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Computer Upgrade Process


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#1
huskyTdubbs

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I'm looking to upgrade my computer by buying an ASUS P7P55D pro motherboard, an Intel Core i5 750 processor, 4GB of Corsair dual channel 1600Mhz DDR3 RAM, and an XFX Radeon HD 5770 Video Card. I would like to integrate these parts with my current case, drives and power supply. In what order should parts be added/removed to put this system together? I am planning on transferring all files an programs to an external hard-drive during this upgrade. Other than transferring files are there any steps I should take before taking the old computer apart? And what processes/programs should I expect to go through when first powering up the upgraded computer?
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#2
DaffyKantReed

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Transfer the data you plan to keep to your external hard drive first. Be certain to backup all encryption keys as well. Also, be sure the data has not been corrupted during the transfer. You can use Windiff for this purpose.

http://www.mediafire.com/?q4itqumlzfg
(File>Compare directories)


What is the brand name and model of the power supply you intend to use?

I would remove most, if not all hardware from the case. Clean an empty case in any way your desire, just make sure it's good and dry before replacing components. Replace the PSU first. Mount the CPU, heatsink and fan to the motherboard outside of the case. Mount the RAM. Replace the motherboard, taking care to count and align the case standoffs correctly. Mount hard drives and optical drives. Install the video card and any other PCI/PCI Express cards. Connect SATA, power, and any other cables, keeping all of them well away from spinning fans. Lastly, power it up.
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#3
huskyTdubbs

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The power supply is an Antec 430W True power trio model TP3-430

Edited by huskyTdubbs, 24 March 2010 - 11:24 PM.

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#4
DaffyKantReed

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Going strictly from published specs, the TP3-430 should be able to power your new hardware. My concern is with the quality of the internal components in the unit and how long it will last under loaded conditions.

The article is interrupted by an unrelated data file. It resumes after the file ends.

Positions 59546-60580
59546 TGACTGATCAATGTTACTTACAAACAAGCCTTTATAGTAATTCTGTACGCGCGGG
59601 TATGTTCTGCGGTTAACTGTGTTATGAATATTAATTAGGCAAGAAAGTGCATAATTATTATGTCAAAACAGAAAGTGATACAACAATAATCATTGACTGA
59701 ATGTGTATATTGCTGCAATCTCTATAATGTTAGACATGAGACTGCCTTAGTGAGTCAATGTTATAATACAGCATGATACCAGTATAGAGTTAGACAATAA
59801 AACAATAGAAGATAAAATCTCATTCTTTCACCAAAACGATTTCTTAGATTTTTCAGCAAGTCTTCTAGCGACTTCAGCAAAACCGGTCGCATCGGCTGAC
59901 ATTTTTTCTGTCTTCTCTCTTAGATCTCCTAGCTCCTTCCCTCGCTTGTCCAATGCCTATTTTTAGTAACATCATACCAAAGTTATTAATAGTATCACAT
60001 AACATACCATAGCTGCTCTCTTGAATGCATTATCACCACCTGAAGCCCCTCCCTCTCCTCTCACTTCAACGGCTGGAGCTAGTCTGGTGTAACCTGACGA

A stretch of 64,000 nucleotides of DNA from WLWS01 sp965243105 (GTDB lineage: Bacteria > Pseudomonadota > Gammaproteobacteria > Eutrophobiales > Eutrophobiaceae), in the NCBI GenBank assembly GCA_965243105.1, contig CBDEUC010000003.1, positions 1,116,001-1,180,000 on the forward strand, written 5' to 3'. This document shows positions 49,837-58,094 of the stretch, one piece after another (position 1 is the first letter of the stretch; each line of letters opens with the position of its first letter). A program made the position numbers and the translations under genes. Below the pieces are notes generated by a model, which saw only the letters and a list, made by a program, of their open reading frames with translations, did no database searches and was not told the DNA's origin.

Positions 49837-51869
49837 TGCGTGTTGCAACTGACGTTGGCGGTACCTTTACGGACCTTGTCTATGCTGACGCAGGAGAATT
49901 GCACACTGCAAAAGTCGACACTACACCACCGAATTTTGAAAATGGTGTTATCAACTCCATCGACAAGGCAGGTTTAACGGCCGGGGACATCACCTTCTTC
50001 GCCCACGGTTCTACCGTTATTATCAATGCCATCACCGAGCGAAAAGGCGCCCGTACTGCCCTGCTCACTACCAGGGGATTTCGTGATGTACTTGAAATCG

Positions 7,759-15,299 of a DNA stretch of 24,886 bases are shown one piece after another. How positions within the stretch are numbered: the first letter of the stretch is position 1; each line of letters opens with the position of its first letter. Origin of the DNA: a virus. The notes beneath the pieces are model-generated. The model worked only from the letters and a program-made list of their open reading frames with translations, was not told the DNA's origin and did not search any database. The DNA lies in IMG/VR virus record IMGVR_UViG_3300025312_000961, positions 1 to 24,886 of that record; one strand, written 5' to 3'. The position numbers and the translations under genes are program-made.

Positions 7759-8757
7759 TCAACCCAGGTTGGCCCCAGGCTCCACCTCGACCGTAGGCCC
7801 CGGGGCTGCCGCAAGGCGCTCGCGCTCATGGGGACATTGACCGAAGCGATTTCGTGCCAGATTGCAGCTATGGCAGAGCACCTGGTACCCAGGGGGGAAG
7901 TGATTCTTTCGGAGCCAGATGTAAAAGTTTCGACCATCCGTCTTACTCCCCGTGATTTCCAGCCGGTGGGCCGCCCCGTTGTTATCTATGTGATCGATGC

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#5
happyrock

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a test system with higher specs ( i7 920 @ 4.0Ghz ...6 GB of ram) than your proposed system but used the 5770 like your using only drew 251 WATTS under full load for the whole system at the wall...
the only question I have is how old is the Antec 430W
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#6
DaffyKantReed

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@happyrock:

Interesting. I read of a slightly OCed system with the i5 750 and the HD 5770 drawing 251W from a loaded system. I really don't see this PSU getting 16A each on all three +12V rails, therefore I would not push it too hard.
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#7
happyrock

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the TruePower Trio TP3-430 is 80 PLUS Certified...
and 251 Watts is only 57.7% of the 430 ...it leaves a little headroom...about 23%
my only concern would be if its 3 or 4 years old...
if thats the case I would replace it just be on the safe side
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#8
huskyTdubbs

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Thanks for the info, I think I'm going to end up building a new system from the ground up.
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#9
huskyTdubbs

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I was thinking of starting from scratch and using slightly cheaper components. My primary uses will be downloading/streaming audio/video, watching/burning DVD/BD, and video encoding. I will be hooking the system up to a samsung 120hz LCD. Will the following list serve my purposes adequately, and will I be able to view with 1080p? I plan on adding a Blu Ray drive and a tuner card later.


MOBO/CPU:Gigabyte GA-H55M-S2H Motherboard/Intel Core i5 650 combo

GPU:none/integrated

MEMORY:OCZ PC3-10666 Platinum RAM - 4GB

HD:Western Digital WD15EARS Caviar Green Hard Drive - 1.5TB

CASE/PSU:Apevia X-Master Desktop HTPC Case - Front USB, Firewire, Audio ports with 500-Watt Power Supply
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